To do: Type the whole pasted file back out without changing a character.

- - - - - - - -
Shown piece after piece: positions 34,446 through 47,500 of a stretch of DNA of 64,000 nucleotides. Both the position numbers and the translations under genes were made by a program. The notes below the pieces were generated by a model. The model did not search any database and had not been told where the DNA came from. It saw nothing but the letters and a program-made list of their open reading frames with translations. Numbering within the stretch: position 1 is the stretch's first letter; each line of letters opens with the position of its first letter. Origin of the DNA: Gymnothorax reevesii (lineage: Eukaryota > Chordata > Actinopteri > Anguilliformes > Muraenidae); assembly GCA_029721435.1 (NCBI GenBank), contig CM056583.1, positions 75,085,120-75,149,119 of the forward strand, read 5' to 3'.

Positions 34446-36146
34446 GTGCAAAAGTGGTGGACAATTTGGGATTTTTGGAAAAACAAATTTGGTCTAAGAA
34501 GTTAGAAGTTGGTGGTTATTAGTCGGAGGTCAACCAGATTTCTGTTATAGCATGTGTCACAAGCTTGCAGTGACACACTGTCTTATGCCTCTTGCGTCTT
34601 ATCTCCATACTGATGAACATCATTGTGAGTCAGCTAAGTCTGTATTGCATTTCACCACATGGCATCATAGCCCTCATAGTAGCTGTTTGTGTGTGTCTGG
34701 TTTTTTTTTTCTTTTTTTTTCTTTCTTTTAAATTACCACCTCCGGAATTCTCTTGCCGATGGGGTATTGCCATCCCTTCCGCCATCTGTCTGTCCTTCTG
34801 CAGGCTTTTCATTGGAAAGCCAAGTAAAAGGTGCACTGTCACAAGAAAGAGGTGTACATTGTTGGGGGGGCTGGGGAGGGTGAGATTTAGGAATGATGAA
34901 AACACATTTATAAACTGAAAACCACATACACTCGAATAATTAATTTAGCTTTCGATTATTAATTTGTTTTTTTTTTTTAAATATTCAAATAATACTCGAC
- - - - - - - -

Shown piece after piece: positions 34,446 through 47,500 of a stretch of DNA of 64,000 nucleotides. Both the position numbers and the translations under genes were made by a program. The notes below the pieces were generated by a model. The model did not search any database and had not been told where the DNA came from. It saw nothing but the letters and a program-made list of their open reading frames with translations. Numbering within the stretch: position 1 is the stretch's first letter; each line of letters opens with the position of its first letter. Origin of the DNA: Gymnothorax reevesii (lineage: Eukaryota > Chordata > Actinopteri > Anguilliformes > Muraenidae); assembly GCA_029721435.1 (NCBI GenBank), contig CM056583.1, positions 75,085,120-75,149,119 of the forward strand, read 5' to 3'.

Positions 34446-36146
34446 GTGCAAAAGTGGTGGACAATTTGGGATTTTTGGAAAAACAAATTTGGTCTAAGAA
34501 GTTAGAAGTTGGTGGTTATTAGTCGGAGGTCAACCAGATTTCTGTTATAGCATGTGTCACAAGCTTGCAGTGACACACTGTCTTATGCCTCTTGCGTCTT
34601 ATCTCCATACTGATGAACATCATTGTGAGTCAGCTAAGTCTGTATTGCATTTCACCACATGGCATCATAGCCCTCATAGTAGCTGTTTGTGTGTGTCTGG
34701 TTTTTTTTTTCTTTTTTTTTCTTTCTTTTAAATTACCACCTCCGGAATTCTCTTGCCGATGGGGTATTGCCATCCCTTCCGCCATCTGTCTGTCCTTCTG
34801 CAGGCTTTTCATTGGAAAGCCAAGTAAAAGGTGCACTGTCACAAGAAAGAGGTGTACATTGTTGGGGGGGCTGGGGAGGGTGAGATTTAGGAATGATGAA
34901 AACACATTTATAAACTGAAAACCACATACACTCGAATAATTAATTTAGCTTTCGATTATTAATTTGTTTTTTTTTTTTAAATATTCAAATAATACTCGAC